It has been a pretty good couple of weeks for Pandora. The internet streamer showed up at the top of Ando Media’s latest Internet radio ranker. Then a study came out raising questions regarding Pandora listener fatigue, and the service's fans (or perhaps hopeful vendors) rushed to their defense declaring:
I worry about studies like this, because they tempt the broadcaster to lean back and say "look, see--Pandora's a fad." Nothing could be further from the truth, as Clear Channel, CBS and other webcasters can attest, since Pandora is cleaning their clocks right now online.
Soon after the ratings were released, a number of companies used this year’s Consumer Electronics Show (CES) to announce deals to offer Pandora enabled mobile entertainment systems.
This is how the Wall Street Journal reported the news:
Pandora Inc. has struck a deal with electronics maker Pioneer Corp. that promises to make it easier for drivers to listen to its personalized radio service in cars-bringing Internet radio one step closer to snagging a built-in spot on dashboards. The development represents a direct challenge to broadcasters of satellite and traditional radio, who have long dreaded the arrival of Internet radio in cars.
Back in November we noted that venture capitalists Crosslink Capital, Labrador Venture Partners, Selby Venture Partners and WaldenVC had thus far poured $56.3 million into the company. They must have been very pleased with all the coverage.
The deals Pandora cut with Ford, Pioneer, and Alpine might seem major breakthroughs for a company touted as the future of radio, one that is “cleaning the clocks of Clear Channel and CBS.” You might be tempted to agree with the Wall Street Journal that with Pandora on the dashboard, radio’s dominance in the car is over, but hold on a minute.
Take a look at this press release from 1998:
XM Satellite Radio today announced agreements with leading radio manufacturers bringing satellite radio a giant step closer to American consumers....Hugh Panero, President and CEO of XM, announced that the company has signed agreements with Alpine Electronics, Pioneer Electronics, and Sharp Corporation to manufacture and distribute XM-capable radios and audio systems.
We know how that turned out. The company merged with Sirius, needed Liberty Satellite to bail it out, is losing subscribers, and the stock sells for less than 70 cents.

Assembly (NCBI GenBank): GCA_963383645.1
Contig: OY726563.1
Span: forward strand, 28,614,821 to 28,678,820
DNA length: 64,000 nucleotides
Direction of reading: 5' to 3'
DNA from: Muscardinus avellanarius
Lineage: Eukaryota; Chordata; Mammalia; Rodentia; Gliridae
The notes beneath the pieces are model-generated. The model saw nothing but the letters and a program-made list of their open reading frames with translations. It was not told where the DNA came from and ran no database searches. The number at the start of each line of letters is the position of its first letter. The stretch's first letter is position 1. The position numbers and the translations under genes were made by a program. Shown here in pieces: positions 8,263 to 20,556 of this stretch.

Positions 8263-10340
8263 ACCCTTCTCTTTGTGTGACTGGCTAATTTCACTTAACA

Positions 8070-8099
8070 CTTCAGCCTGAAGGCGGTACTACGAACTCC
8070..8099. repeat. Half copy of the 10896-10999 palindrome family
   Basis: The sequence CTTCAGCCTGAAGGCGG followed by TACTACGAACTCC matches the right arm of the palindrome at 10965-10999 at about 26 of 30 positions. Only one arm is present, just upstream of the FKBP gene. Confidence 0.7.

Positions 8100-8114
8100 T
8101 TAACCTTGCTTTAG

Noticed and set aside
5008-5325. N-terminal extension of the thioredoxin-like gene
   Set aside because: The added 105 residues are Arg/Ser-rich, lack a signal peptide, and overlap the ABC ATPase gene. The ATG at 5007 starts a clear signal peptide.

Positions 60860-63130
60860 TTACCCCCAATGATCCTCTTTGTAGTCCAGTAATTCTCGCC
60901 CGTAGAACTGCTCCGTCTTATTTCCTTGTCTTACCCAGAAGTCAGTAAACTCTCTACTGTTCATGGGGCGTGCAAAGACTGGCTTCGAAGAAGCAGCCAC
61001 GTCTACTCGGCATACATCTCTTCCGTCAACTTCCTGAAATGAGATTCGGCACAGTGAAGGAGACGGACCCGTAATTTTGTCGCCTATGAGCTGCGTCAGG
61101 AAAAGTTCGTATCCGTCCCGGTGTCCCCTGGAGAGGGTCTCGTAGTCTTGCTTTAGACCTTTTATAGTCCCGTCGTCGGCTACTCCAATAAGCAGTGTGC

But in the short term the announcement gave the new company a PR boost, temporarily helped the stock price, and made Pioneer and Alpine a few bucks. Did it have any lasting impact on the success of XM and its impact on radio? No.
Today’s deals signed with Ford, Pioneer, and Alpine will ultimately have less impact on Pandora than the XM deals had. But it may help the company’s backers get their money back.
To understand why Pandora, Slacker, and the other pure Internet radio companies seem to attract so much attention, one has to go back to the Internet bubble of the late 1990s when venture capitalists threw money at any half baked idea having to do with the Internet. A good place to start is John Cassidy’s dot.con. Subtitled How America lost its mind and money in the internet era, The book explains:
Depending on which Wall Street or Silicon Valley guru you listened to, the Internet was the most revolutionary development since the electric dynomo, the printing press, or the wheel. The most striking manifestation of this thinking was the extrodinary prices that people were willing to pay to invest in Internet companies.
The dot-com bubble burst for most types of businesses, but not for media. There is still the belief among many that while the Internet may not have transformed groceries (think Webvan) or pet food (think Pets.com), it will still transform media. Given what has happened to newspapers, that might seem reasonable. However, the fate of one medium like newspaper does not necessarily mean that radio will follow in it's path.
That’s why money continues to pour into Internet radio in staggering amounts, $56 Million into Pandora, $70 Million into Slacker, $30 Million to Imeem, and $16 Million to Goom . That’s just the players that are still playing. Add the investments in music services and already failed companies like Spirilfrog and we’re talking about some real money.
Venture capitalists are not patient people. They want to see a healthy return on their investment, and they want to see it fast. The key to making money is an IPO, Initial Public Offering. The investors issue themselves a bunch of stock, the company goes public, and the insiders sell their stock.
Unfortunately, this recession has hurt the IPO business. Not the same confidence in new companies that one found during the Internet bubble. On top of that, Imeem just sold for a million in cash, pennies on the dollar, raising questions about what a pure Internet radio company is worth.
To protect their investment, the only option for a venture capital company is to keep pumping money into their company, subsidizing manufacturers to create specialized products and paying public relation companies to keep the company in the spotlight. All the while hoping that the public's appetite for high flying IPOs returns.
The irony of this past week's events is that while Pandora got the headlines at CES this week, the real hero was Apple’s iPhone. The new products work only through an iPhone. Unless you have an iPhone in the car, the interface with Pandora is worthless.
The penetration of Apple's iPhone is less than 5% and has probably peaked. The real buzz at CES was about all the iPhone competitors that are coming to market.
In our November post we explained why we thought Pandora would fail. This month’s good news for the company hasn’t changed our view.